US government sues Lance Armstrong for being 'unjustly enriched'
The Justice Department revealed its formal complaint Tuesday,
and could prompt Armstrong to pay millions of dollars in
compensation to the feds. From 1998-2004, the USPS paid the former
cyclist $17 million and spent about $40 million to appear as the
title sponsor of six of Armstrong’s teams.
The government says it plans to recover triple the amount of the Postal Service’s sponsorship funds, which means Armstrong may be facing more than $100 million in damages. The complaint, which was filed in the US District Court for the District of Columbia, states that under the False Claims Act, Armstrong’s use of prohibited drugs constitutes a breach of contract with the USPS.
“Riders on the USPS-sponsored team, including Armstrong, knowingly caused material violations of the sponsorship agreements by regularly and systematically employing banned substances and methods to enhance their performance,” the complaint states. “Defendants were unjustly enriched to the extent of the payments and other benefits they received from the USPS, either directly or indirectly.”
The complaint also describes occasions where Armstrong and the USPS team conspired to use performance-enhancing substances in ways that would help them avoid detection. The lawsuit references the Floyd Landis doping case, in which the 2006 winner of the Tour de France was found to be using synthetic testosterone and subsequently had his title stripped. Landis is now a major part of the whistleblower effort against Armstrong, his former teammate.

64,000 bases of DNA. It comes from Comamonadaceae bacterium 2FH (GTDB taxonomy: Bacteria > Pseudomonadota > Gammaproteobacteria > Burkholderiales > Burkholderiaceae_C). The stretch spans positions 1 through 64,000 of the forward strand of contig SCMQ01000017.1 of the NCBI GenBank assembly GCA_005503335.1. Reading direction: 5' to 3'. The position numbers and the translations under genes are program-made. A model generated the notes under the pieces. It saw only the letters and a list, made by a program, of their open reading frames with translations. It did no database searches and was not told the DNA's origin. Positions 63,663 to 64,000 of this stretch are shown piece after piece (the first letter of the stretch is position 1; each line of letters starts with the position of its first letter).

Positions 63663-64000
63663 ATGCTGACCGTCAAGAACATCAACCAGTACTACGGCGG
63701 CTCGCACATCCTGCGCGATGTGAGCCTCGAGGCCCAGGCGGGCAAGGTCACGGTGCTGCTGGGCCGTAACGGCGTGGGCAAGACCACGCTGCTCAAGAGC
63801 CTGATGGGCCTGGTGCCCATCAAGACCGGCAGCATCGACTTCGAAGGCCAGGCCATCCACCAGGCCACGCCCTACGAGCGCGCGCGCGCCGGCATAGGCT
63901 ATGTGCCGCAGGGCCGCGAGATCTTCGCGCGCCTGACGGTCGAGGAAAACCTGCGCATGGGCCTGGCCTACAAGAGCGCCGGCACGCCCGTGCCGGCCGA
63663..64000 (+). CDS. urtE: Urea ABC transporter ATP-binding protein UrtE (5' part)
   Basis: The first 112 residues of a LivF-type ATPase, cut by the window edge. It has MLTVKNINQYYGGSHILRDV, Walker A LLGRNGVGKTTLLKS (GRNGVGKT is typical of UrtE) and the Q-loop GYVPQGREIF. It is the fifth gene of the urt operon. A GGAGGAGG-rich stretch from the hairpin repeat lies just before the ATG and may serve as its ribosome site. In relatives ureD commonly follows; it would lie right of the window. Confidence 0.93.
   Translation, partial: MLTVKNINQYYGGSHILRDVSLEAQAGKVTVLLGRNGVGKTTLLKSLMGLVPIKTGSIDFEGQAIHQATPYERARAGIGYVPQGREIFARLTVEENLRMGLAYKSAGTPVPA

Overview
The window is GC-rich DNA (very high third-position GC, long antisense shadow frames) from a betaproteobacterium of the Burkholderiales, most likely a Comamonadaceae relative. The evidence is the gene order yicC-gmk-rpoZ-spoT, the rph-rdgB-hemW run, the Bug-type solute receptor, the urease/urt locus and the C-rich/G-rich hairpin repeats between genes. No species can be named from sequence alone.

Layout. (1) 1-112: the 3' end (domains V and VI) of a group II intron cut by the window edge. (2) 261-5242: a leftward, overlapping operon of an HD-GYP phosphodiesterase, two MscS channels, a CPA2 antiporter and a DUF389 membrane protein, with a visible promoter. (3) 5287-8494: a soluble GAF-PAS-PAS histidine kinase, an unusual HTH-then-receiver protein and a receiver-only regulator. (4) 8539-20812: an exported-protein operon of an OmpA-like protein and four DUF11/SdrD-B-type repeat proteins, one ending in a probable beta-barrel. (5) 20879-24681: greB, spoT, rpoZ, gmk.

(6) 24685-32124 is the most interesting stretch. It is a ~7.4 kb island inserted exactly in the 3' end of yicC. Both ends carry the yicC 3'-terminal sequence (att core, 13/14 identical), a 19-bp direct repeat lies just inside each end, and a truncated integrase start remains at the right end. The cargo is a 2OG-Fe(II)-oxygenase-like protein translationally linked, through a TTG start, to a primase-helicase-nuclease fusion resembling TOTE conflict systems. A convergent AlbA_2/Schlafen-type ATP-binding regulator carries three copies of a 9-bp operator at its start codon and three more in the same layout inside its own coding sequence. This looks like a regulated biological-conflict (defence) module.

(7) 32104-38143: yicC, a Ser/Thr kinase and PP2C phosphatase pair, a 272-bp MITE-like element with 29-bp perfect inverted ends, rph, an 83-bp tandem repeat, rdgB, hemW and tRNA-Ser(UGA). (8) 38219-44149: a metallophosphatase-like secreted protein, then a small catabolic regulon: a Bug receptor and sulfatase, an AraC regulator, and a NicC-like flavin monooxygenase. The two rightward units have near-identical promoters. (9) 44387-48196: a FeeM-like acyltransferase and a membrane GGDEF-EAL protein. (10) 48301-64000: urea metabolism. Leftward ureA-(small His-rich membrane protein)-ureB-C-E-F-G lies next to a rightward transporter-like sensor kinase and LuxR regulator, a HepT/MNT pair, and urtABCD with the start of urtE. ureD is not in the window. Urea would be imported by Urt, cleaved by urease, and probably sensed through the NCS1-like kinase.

Armstrong was stripped of all his titles and banned from competition after the US Anti-Doping Agency found the presence of illegal drugs in his blood samples. The cyclist previously tried to negotiate a settlement with the US government, but the feds recently announced they would join Landis’ whistleblower case against Armstrong.
During an interview with Oprah Winfrey in January, Armstrong publicly admitted doping for the sake of the Tour de France races, after years of denying the allegations. He described a “ruthless desire” to win the races at all costs under the “momentum” of pressure, and admitted that this was his “biggest flaw”. He confessed that he used performance-enhancing drugs from the mid-1990s until 2005 and apologized for filing lawsuits against those who claimed he had doped.
But regarding the government’s complaint against the former champion, Armstrong attorney Elliot Peters described it as “opportunistic” and “insincere”, claiming that the government received lucrative exposure from the sponsorship.
“The US Postal Service benefited tremendously from its sponsorship of the cycling team,” Peters told AP. “The USPS was never the victim of fraud. Lance Armstrong rode his heart out for the USPS team, and gave the brand tremendous exposure during the sponsorship years.”
Armstrong has previously tried to settle the Landis whistleblower lawsuit, but the federal government’s involvement with the case will make it more difficult to close.